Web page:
City remains in stage 4: drought disaster

Samantha Forester

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City remains in stage four: drought disaster from MWSU Campus Watch on Vimeo.

The city of Wichita Falls and surrounding areas are in serious need of rain and have been for the past seven years. The city is under stage four drought restrictions and KAUZ Meteorologist Jake Reed said tighter restrictions are not the only issues the city is facing.

“The biggest issue or impactful thing we face is, is there going to be rain or is there not going to be rain. Because if there is no rain you can still have as many restrictions as you want but you’re still going to see that combined total decrease because the fact is you’re not putting water into the lakes, you’re still taking it out and that level is going to drop,” Reed said.

Restrictions under stage 4 include a total ban on all outdoor irrigation, and no washing sidewalks, driveways, or structures. The surcharge triples for any amount of water used over 10 units in a household. That amount is $3 per unit used over ten units. This charge increases as additional units are used. Associate geosciences professor, Rebecca Dodge said she agrees with the restrictions and realizes more is going to have to be done to help with the water shortage.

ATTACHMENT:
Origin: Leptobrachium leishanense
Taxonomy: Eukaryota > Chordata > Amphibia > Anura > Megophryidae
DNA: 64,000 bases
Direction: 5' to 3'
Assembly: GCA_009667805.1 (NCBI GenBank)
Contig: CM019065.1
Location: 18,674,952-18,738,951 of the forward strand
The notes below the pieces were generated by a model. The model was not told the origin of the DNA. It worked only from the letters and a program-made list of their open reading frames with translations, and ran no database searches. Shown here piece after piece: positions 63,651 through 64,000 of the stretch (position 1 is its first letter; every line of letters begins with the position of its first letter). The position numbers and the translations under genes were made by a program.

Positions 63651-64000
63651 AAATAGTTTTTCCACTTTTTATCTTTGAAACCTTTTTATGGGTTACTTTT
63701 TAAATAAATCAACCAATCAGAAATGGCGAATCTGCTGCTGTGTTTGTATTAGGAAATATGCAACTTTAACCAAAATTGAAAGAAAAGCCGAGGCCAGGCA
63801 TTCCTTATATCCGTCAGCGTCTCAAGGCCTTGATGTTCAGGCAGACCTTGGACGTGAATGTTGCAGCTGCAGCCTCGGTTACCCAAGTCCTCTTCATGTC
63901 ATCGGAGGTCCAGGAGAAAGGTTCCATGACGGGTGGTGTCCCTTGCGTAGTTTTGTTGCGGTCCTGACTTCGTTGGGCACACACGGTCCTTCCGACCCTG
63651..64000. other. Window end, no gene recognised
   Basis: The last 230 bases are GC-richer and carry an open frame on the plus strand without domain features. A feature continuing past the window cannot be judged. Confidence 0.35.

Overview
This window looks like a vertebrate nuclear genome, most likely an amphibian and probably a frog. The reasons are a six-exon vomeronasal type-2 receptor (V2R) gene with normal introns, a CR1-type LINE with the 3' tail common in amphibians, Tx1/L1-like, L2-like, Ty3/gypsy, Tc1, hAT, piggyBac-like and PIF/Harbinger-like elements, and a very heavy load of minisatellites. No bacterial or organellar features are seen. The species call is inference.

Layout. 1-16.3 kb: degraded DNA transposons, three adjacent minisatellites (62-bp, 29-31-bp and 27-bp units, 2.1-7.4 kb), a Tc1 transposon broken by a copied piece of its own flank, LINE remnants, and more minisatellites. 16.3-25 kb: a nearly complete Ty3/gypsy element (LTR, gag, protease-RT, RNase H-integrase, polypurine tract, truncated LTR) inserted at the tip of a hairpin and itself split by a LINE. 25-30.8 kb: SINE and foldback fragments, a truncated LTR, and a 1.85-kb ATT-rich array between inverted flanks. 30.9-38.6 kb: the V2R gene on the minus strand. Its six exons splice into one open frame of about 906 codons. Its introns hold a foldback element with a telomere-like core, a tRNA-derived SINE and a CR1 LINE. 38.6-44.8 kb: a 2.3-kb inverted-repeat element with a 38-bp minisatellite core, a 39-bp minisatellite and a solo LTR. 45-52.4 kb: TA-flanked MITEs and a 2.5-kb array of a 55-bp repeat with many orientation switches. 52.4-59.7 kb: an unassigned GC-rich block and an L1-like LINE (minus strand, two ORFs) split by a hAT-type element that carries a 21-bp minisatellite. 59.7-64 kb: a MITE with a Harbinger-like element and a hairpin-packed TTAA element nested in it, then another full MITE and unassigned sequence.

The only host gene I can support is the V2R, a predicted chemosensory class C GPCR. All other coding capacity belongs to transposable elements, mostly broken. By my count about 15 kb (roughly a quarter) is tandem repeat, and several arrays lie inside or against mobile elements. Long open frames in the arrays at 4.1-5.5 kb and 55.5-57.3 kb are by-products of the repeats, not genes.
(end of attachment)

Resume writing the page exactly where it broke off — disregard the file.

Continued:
“What the county and city have been doing and need to keep doing is just looking for ways to extend the life of that water as long as possible,” Dodge said.

Combined lake levels totals of Lake Arrowhead and Lake Kickapoo as of March 3 sit at 26.9 percent. City officials say stage five restrictions will go into effect once those levels hit 25 percent. Reed said certain weather patterns will get us to that percentage more quickly.

“If we were to have a few weeks of very dry conditions with no rain, above average temperatures and above average winds those totals could really come down in quite a hurry,” Reed said.

But as Reed said conservation can only go so far if there is no rainfall. He said the bottom line is we need a saturated ground.

“We need it to be saturated because all the excess rain will then run off into the lakes. If we stay dry all that rain is just going to absorb into the soil and you’re not going to get that runoff that goes down into the lakes.”

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